IFTSA’s Developing Solutions for Developing Countries Competition 2020 Winning Team: Making Bonbon Bouye, A Peanut Nutrition Bar
By: Edwin Allan
Sub-Saharan Africa remains unable to rely on its domestic agriculture to feed its population. Over 70% of consumed food is imported. After completing my first degree in nutrition and food science in the University of Ghana, it became my goal to help propel my home nation and the entire continent into an age of food independency and sovereignty.
To begin our quest of food sovereignty in rural Africa, we partnered with Senegalese smallholder farmers with the aim of creating a value-added peanut nutrition bar with rural farming communities. A disruption established imported foods would require exceptional product development and innovation skills. To create a premium value-added product and to confirm the innovation and of our idea, my advisor recommended the “Developing solutions for developing countries competition (DSDC).” The DSDC under the Institute of Food Technologist Student Association (IFTSA) is a product development competition that promotes the development of new products and processes that are targeted at improving the quality of life for people in developing countries. The DSDC is composed of a preliminary proposal, a final proposal and an oral presentation all judged by a panel of food science experts.
Engaging in the DSDC refined our product development research and improve the quality and safety of our peanut nutrition bar. The preliminary and final proposal of the DSDC requires a detailed description of the product application, the product development process and safety guidelines. Preparing for the proposals made our team refine our product development, measuring important variables like the ratios of ingredients, baking temperature and nutrition which are necessary to provide a premium product. A HACCP plan is also required in the safety section of the proposal which made us understand and develop a flow diagram for our process, identifying critical control points and setting up good manufacturing practices. Developing our HACCP plan made us consider the internal temperature of our product after baking leading to a reduction in our product size to ensure a 160oF internal temperature.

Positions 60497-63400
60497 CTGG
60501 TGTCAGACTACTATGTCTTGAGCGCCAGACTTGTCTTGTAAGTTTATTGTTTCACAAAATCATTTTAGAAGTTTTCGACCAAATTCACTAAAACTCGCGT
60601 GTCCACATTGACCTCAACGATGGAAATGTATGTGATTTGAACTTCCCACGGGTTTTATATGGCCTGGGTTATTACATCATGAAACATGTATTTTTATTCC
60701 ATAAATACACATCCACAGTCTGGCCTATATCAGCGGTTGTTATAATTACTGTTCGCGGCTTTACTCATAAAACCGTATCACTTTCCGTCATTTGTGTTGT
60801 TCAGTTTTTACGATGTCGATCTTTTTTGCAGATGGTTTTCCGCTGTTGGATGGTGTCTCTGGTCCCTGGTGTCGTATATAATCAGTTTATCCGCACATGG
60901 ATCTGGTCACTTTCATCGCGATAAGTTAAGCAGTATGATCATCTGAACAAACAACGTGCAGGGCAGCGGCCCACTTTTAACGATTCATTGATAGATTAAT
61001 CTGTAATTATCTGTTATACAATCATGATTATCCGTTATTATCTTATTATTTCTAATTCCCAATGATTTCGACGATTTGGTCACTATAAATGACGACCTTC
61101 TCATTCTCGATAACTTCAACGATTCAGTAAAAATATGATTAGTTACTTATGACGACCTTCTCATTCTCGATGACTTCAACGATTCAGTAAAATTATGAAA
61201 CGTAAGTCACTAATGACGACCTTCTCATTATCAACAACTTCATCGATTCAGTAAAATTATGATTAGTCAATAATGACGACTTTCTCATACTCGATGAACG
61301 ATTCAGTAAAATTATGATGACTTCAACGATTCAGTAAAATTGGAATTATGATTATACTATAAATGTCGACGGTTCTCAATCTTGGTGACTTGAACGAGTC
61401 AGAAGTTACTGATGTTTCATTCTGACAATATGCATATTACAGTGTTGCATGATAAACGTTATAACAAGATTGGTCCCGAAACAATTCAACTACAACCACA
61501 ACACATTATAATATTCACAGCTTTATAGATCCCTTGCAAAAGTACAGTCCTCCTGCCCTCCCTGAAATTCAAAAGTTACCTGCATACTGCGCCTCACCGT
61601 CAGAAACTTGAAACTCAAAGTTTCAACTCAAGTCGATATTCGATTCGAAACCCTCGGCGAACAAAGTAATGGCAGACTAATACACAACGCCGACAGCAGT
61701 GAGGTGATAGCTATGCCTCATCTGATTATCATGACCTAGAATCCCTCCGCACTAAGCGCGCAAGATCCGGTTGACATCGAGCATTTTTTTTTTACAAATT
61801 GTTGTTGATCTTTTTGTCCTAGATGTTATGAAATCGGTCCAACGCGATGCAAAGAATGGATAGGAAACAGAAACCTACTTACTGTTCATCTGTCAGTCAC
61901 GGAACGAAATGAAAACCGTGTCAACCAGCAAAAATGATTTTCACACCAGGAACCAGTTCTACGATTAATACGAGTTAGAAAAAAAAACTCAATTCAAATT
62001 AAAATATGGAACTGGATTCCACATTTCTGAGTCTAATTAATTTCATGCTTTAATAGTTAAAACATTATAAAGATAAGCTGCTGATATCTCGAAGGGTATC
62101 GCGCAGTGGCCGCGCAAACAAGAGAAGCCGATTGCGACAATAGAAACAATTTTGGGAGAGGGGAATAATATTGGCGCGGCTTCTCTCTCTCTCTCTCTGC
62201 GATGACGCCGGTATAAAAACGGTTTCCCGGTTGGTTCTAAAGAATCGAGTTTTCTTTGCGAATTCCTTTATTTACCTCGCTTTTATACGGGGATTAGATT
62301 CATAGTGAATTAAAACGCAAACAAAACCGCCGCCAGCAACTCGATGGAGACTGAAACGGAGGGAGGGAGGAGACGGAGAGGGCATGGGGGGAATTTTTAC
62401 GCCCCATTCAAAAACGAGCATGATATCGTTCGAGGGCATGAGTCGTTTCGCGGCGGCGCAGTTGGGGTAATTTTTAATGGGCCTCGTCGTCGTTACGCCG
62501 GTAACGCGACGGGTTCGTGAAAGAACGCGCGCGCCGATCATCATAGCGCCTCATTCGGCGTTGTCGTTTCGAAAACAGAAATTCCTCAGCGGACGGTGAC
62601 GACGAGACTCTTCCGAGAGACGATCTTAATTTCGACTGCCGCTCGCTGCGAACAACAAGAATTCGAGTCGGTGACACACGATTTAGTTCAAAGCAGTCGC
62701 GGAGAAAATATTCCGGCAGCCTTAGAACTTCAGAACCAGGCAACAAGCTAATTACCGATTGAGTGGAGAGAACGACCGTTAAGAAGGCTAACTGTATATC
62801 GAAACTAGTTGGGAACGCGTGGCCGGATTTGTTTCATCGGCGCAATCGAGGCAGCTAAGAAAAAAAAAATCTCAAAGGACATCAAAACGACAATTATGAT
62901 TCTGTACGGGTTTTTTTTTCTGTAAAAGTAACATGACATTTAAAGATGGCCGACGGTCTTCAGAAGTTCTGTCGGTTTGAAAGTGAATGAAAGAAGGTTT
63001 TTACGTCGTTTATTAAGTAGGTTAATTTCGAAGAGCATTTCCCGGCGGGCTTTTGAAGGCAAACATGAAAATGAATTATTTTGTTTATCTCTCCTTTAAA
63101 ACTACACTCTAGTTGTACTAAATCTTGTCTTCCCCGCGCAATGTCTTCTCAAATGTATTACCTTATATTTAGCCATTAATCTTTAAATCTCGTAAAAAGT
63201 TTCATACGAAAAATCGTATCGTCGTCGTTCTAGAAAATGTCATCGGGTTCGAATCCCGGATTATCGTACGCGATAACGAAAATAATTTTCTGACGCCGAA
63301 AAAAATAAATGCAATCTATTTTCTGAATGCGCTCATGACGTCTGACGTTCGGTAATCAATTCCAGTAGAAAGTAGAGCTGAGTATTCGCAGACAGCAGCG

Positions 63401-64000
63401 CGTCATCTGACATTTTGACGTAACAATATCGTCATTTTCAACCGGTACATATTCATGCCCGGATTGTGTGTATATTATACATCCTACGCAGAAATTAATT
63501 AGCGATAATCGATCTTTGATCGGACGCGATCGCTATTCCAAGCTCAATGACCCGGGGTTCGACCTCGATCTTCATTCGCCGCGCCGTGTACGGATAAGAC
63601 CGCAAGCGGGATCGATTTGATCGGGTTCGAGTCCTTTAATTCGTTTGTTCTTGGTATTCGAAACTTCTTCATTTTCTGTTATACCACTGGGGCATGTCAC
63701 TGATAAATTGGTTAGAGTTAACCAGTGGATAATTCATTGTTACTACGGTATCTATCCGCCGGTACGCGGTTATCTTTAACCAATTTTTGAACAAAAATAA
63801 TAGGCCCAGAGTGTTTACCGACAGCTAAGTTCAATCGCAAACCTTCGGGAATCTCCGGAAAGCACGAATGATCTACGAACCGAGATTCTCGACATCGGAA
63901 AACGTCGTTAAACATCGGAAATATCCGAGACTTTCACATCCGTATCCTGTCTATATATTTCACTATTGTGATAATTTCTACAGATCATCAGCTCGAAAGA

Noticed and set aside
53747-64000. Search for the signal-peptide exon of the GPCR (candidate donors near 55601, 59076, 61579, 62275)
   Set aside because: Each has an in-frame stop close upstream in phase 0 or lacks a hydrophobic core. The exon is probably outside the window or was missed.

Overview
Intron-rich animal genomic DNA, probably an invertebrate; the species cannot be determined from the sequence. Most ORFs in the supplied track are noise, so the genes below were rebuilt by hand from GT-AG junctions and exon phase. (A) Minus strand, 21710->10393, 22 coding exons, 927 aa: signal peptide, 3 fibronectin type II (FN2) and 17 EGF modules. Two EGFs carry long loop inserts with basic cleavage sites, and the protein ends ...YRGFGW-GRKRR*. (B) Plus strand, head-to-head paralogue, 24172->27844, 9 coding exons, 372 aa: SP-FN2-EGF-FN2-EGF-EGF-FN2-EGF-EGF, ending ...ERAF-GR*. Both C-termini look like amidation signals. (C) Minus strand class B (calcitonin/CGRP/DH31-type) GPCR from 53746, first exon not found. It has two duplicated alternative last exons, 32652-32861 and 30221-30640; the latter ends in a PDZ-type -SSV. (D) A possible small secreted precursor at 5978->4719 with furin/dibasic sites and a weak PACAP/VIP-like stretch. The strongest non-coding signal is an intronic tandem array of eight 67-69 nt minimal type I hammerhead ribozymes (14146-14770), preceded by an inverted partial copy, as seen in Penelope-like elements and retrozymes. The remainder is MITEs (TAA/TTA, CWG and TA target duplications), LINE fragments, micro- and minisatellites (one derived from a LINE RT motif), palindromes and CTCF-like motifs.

The DSDC helped our team improve the quality and safety of our peanut nutrition bar, but more importantly it also made us consider the economic feasibility. The impact and economic feasibility are important sections in the proposals and judges particularly are concerned about how your product can be brough to market. For our team especially, our peanut nutrition bar was being made with Senegalese smallholder women as a commercial product, so accounting for production costs, estimated selling prices and profits made our product easily transferrable to the Senegalese market.
Our team put in effort and excelled in creating the preliminary proposal, final proposal and a PowerPoint presentation for the oral presentation. We were excited to win the competition in 2020 but we were more excited about the impact of our preparation for the DSDC and the expert advice and comments from the judges on the quality of our peanut nutrition bar. Our improved product therefore was able to secure sponsorship from the African Development Bank to build a cottage factory for the Senegalese women farmers to make our peanut nutrition bar, named Bonbon Bouye by the women farmers.
Photo credit: Rebecca Soule
Interested in competing in one of our Product Development Competitions? The submission portal is now open for you to submit. Preliminary proposals are due on Wednesday, February 1 at 11:59 PM CT. Learn more and submit
About the Author: Edwin Allan
Edwin completed his bachelor’s degree in nutrition and food science at the University of Ghana. Through this experience, he was inspired to use his education to make a difference in his home nation. Currently, he is a PhD Candidate in the Individual Interdisciplinary Program (IIP) at Montana State University.
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